So definitely one of those shows where you were never going to be “out-of-place”.

The actual show was excellent. They sound pretty much as they do on the albums. And to top it off they played for 2 hours and 45 minutes (with a 15-minute intermission!). Only Pearl Jam has ever matched something like that of all the bands I’ve seen.

Highlights:

There were costume changes, a keytar solo (which is something that I never knew I needed in my life until I saw it – amazing!), a sax solo (yes, these are the reasons they don’t “fit” in a category), a guitar battle between two of the eight band members (Cardinal Copia and 7 Nameless Ghouls), the introduce the band segment (ladies and gentlemen: Ghoul!), Cardinal Copia’s alternate idea for what they should do instead of an encore song (let’s just say that it was very crude and funny and would have broken way too many city ordinances). The lead singer was very personable, interacting with the crowd, and telling stories (i.e. buying time for the band).

The venue had good sight lines. The acoustics were great. In fact, if I was going to see another band there I would look into having seats right on the balcony edge to get the more comfortable seats (see Low Lights for the problem with the seats).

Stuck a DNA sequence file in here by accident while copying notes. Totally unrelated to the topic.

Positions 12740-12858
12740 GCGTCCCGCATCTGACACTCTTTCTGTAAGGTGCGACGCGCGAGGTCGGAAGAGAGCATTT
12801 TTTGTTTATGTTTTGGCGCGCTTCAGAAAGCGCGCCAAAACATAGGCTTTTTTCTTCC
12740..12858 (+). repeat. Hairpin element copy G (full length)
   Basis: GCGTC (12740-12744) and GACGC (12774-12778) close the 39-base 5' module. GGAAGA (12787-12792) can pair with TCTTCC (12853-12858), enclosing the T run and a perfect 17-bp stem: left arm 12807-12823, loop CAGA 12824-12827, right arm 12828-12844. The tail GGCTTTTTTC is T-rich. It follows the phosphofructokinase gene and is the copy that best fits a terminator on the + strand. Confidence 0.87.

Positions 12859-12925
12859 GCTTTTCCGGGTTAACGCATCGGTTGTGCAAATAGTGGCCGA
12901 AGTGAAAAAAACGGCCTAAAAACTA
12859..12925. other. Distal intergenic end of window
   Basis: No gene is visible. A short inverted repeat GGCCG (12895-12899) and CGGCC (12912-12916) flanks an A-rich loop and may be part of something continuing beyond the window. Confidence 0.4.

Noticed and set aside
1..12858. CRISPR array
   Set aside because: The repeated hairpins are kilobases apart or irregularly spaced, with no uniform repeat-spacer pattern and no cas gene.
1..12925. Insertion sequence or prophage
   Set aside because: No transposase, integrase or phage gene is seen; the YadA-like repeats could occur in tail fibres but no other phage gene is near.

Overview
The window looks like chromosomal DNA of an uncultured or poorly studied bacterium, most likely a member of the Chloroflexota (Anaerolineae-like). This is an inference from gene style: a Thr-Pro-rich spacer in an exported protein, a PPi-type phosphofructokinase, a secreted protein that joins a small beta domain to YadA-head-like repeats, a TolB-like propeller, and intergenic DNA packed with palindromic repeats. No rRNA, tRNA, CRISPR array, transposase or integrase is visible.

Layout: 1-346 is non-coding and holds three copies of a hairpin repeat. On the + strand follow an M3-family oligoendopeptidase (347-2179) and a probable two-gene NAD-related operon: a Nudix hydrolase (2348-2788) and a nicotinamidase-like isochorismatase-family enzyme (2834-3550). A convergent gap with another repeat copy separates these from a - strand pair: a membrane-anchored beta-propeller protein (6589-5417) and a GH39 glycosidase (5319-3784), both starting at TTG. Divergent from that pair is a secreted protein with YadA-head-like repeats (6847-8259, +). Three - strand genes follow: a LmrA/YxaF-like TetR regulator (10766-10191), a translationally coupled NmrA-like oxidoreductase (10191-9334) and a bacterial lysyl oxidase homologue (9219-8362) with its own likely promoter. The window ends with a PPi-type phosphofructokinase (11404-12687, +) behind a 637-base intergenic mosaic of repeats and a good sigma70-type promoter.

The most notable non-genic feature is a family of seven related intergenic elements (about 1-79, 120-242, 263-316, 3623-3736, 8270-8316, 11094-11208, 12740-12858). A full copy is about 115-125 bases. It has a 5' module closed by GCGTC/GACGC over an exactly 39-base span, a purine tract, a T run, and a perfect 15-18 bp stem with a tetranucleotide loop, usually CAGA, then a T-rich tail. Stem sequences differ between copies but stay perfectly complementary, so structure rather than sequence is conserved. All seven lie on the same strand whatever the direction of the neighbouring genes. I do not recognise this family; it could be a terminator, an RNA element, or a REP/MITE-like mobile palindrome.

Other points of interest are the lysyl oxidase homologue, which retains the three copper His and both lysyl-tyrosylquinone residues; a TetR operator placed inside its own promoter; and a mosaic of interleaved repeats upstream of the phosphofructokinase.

Low Lights:

Probably the introduce the band segment, while funny, with 7 “Nameless Ghouls” to introduce, it went on a little too long.

This has nothing to do with the band, but instead with the venue: the seats we had didn’t fold up, so while you’re standing the back of your legs are constantly banging against them. Plus, if someone is still sitting in the row ahead of you, there was a real danger of me kneeing them in the back of the head (luckily no incidents to report).

Overall:

I’m looking forward to really delving into the records now (you know, listening to them 30 or 40 times in the next month or so!). And looking forward to when they come back to Atlanta.

***

John McGuire is the creator/author of the steampunk comic The Gilded Age. The Trade paperback collecting the first 4 issues is finally back from the printers! If you would like to purchase a copy, go here!

Want to read the first issue for free? Click here! Already read it and eager for more?

Click here to join John’s mailing list.

His other prose appears in The Dark That Follows, Hollow EmpireBeyond the Gate, and Machina Obscurum – A Collection of Small Shadows.

He can also be found at www.johnrmcguire.com